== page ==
Dear Parishioners and Friends,
For the hit Christmas movie “Home Alone,” John Williams wrote a song called “Walking Home” with lyrics by Leslie Bricusse. The chorus of the song says, “Somewhere in my memory / Christmas joys all around me / Living in my memory / All of the music, all of the magic / All of the family, home here with me.”
Christmas is indeed a moment full of memories from childhood to old age. We remember all those funny, sad, or surprising moments that we recall in old photos or VHS tapes – like the ones I’m sharing here. The first photo is me at about 15 months, sitting in front of a cardboard Santa with a fiberglass beard. Even at that tender age I wondered how Santa could come down the chimney since it was a fake fireplace! Apparently my parents had to leave the back door unlocked so Santa could make his entrance. The second photo is me at four-year-old, sitting on Santa’s lap at AM&A’s, a venerable department store in downtown Buffalo which, like Sage-Allen here in Hartford, is now a thing of memory.
The final photo requires a bit of explanation. Somewhere around 9 or 10 of age, I started to develop my passion for the organ. When I was in sixth grade, I received my first organ – a small table-top Magnus chord organ; the kind that had buttons on the left side to play chords while the melody was played with the right hand. Unfortunately, my curiosity had gotten the better of me and, after a bit of snooping in the basement before Christmas, I discovered the box. So it wasn’t such a big surprise when I saw it on Christmas morning.
The bigger surprise happened when I was 14 and my parents gave me a Hammond organ for Christmas. I had been dropping not-so-subtle hints to them, but never really thought they would spring for such an extravagant gift. But the Saturday before Christmas in 1968, I was in our basement working on a school project (building a model of a Greek amphitheater), and my brother and I heard a bit of commotion from upstairs. He looked out the window and saw a delivery truck parked at the curb and said, “I think they’re delivering an organ.” I replied, “Yeah, sure” and went back to my project. Several minutes later, my mother called down the stairs for me to come up to the living room for a minute. When I walked into the room my father snapped the photo shown here – me with a look of complete astonishment at seeing a beautiful Hammond spinet organ in the corner of the living room! To say the least, my project in the basement was forgotten for several days as I played my heart out on that organ.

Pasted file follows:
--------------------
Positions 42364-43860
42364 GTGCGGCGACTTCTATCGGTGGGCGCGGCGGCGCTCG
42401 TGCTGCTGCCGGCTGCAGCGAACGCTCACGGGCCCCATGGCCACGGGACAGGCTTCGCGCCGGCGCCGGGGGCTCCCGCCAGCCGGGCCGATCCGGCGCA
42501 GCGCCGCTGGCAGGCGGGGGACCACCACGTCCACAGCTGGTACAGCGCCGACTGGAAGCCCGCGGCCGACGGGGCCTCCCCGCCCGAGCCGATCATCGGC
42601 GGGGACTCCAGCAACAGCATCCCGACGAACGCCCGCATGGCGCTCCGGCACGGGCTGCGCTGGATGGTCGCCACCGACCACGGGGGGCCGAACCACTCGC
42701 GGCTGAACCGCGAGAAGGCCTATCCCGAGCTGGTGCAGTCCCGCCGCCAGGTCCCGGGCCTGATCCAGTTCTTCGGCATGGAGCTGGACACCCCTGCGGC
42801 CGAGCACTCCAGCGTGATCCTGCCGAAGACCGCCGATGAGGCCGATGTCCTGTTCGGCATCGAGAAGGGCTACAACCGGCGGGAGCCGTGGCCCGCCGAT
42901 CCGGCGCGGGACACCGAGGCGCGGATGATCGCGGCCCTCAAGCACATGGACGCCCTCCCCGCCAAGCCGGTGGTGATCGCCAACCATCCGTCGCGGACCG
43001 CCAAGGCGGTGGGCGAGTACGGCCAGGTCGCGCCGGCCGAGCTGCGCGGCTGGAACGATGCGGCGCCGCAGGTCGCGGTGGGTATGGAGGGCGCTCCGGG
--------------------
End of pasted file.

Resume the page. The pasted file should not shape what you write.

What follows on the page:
When we think of the birth of Jesus in a stable at Bethlehem, I wonder how big of a surprise it was to those who witnessed it. Luke gives us a bit of a hint when he recounts how the shepherds, having been greeted by a host of angels singing “Glory to God in the highest,” made their way to the stable: “And they went with haste and found Mary and Joseph, and the baby lying in a manger. And when they saw it, that made known the saying that had been told them concerning this child. And all who heard it wondered at what the shepherds told them” (Lk 2:16-18). Then we are told that “Mary treasured up all these things, pondering them in her heart.”
I imagine that the real surprise didn’t come until some 30 years later with Jesus’ crucifixion and resurrection from the dead. But the big surprise of Christmas is that God would become incarnate in the world. This Emmanuel, God-with-us, had become one of us, and through his teachings and miracles, led from one surprise to another. God really cares about us, and God has never stopped caring about us! All of this is pure, extravagant gift! Are you surprised about this? As people of faith we shouldn’t be, but sometimes it is hard to believe that God would do such a thing.
The ancient hymn, O magnum mysterium, beautifully captures this element of surprise. Part of it reads: “O great mystery, and wonderful sacrament, that animals should see the newborn Lord, lying in a manger!” To the animals, an even more so, the shepherds, and eventually to the whole world, God’s Incarnation of Jesus is still a great, mysterious surprise to those who choose to believe it.
A Blessed and Merry Christmas, to you all!
May your days be merry and bright, and blessings on your week ahead!
Fr. Tim Shreenan, O.F.M.